Answer: Oligodendrocytes are glial cells that are best known for myelinating axons. They also participate in axonal maintenance, providing sustenance to the neurons.
The brain consists of about 85 billion neurons with an estimated equal number of glial cells. Long regarded as simply support cells with little ability to change or to perform dynamic functions, glial cells have been gaining interest to researchers since the latter half of the 1900s.
Broadly speaking, there are four classes of glia: oligodendrocytes, Schwann cells, microglia, and astrocytes. They all perform some important functions within the nervous system.
Interest in the oligodendrocytes developed around the mid-1900s. Prior to this time, the myelin sheath that surrounds axonal processes to improve signal transduction was believed to be created by the axon itself. Groundbreaking research informed us that glial cells, not neurons, are responsible for this function (Development of the fine structure of the myelin sheath in sciatic nerves of chick embryo). Even though glia such as oligodendrocytes and Schwann cells perform this crucial role in the brain and spinal cord, they were not thought of serving any other function. In fact, the word glia comes from the word for glue.
As the oligodendrocyte matures, it begins branching. It sends processes out from the soma to make contact with axons. Originally it was thought these processes were simple filipodia, but now it is understood that they function more like a growth cone that actively searches for processes to myelinate. Once an appropriate axon is identified, the oligodendrocyte cell membrane expands to ensheath the cell body in layers of fatty membrane. Finally, the cytoplasm from the cell is extruded, and the mature myelin is formed. Each oligodendrocyte is able to myelinate several nearby neurons.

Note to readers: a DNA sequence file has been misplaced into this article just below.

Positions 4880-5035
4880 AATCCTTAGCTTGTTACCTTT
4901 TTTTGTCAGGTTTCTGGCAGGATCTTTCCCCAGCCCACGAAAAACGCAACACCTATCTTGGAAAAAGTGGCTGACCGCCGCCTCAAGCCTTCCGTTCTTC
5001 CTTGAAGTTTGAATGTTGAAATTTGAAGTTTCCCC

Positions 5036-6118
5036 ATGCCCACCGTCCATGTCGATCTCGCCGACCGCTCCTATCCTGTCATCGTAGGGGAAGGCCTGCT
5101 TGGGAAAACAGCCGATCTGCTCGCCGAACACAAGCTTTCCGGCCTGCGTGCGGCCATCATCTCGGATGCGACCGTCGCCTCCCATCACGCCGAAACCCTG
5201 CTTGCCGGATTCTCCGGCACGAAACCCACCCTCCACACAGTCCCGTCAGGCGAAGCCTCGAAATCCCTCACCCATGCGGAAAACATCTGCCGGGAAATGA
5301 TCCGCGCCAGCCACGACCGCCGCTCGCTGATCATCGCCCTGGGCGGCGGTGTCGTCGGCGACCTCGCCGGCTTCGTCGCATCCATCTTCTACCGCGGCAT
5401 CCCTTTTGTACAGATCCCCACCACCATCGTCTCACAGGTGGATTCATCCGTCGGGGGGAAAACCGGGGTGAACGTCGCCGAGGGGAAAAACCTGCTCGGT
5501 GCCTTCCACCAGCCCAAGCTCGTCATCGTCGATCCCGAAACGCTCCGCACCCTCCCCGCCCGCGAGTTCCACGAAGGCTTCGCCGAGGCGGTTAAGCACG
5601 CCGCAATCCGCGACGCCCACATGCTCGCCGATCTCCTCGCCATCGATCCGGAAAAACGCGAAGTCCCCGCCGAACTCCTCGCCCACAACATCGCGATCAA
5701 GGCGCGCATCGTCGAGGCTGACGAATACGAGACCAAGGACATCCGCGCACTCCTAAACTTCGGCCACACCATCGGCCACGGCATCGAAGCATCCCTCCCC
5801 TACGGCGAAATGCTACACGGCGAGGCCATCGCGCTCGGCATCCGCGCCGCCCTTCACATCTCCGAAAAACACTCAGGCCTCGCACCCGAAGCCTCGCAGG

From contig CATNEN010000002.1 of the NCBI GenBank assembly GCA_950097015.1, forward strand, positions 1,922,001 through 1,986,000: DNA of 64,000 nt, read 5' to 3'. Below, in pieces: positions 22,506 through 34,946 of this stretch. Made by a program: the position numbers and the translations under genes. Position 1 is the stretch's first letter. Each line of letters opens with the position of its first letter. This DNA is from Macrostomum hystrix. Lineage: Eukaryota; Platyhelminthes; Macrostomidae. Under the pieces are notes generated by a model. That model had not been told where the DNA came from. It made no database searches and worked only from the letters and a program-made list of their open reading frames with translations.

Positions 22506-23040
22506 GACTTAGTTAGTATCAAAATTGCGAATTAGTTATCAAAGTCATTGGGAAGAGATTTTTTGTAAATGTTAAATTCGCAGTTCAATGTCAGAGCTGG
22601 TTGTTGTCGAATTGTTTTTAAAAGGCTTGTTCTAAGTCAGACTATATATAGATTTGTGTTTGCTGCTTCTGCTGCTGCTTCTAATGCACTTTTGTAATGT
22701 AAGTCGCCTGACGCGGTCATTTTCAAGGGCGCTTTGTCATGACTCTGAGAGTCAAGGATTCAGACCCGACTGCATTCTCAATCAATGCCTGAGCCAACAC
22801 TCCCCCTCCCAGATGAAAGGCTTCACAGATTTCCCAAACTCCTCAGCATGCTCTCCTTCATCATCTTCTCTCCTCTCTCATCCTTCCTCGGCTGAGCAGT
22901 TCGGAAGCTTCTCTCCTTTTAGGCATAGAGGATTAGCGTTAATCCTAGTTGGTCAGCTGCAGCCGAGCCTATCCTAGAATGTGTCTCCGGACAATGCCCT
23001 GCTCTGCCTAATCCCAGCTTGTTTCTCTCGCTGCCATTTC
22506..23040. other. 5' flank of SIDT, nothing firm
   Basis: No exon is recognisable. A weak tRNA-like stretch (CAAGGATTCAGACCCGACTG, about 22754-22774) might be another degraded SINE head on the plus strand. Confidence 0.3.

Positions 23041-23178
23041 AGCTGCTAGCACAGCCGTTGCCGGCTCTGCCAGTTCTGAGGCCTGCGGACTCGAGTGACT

Schwann cells are similar in function to oligodendrocytes. Whereas oligodendrocytes act in the brain and spinal cord, Schwann cells act in the peripheral nervous system, and myelinate axons outside of the brain.
Myelin is best known for its function to allow for proper conduction of action potentials down the axon through a process called saltatory conduction. Dysfunction in myelin can lead to diseases such as multiple sclerosis.
However, myelin also serves an important role in axonal maintenance. Many proteins that are expressed at the surface of the myelin are directly in contact with the axonal membrane, and are essential for axonal survival. In the case of demyelination, axons develop abnormal swellings and consequently degenerate. (Axonal swellings and degeneration in mice lacking the major proteolipid of myelin.) Myelin has also been demonstrated to transport lactate, the molecule that is responsible for generating ATP, the source of cellular energy (The role of myelin and oligodendrocytes in axonal energy metabolism).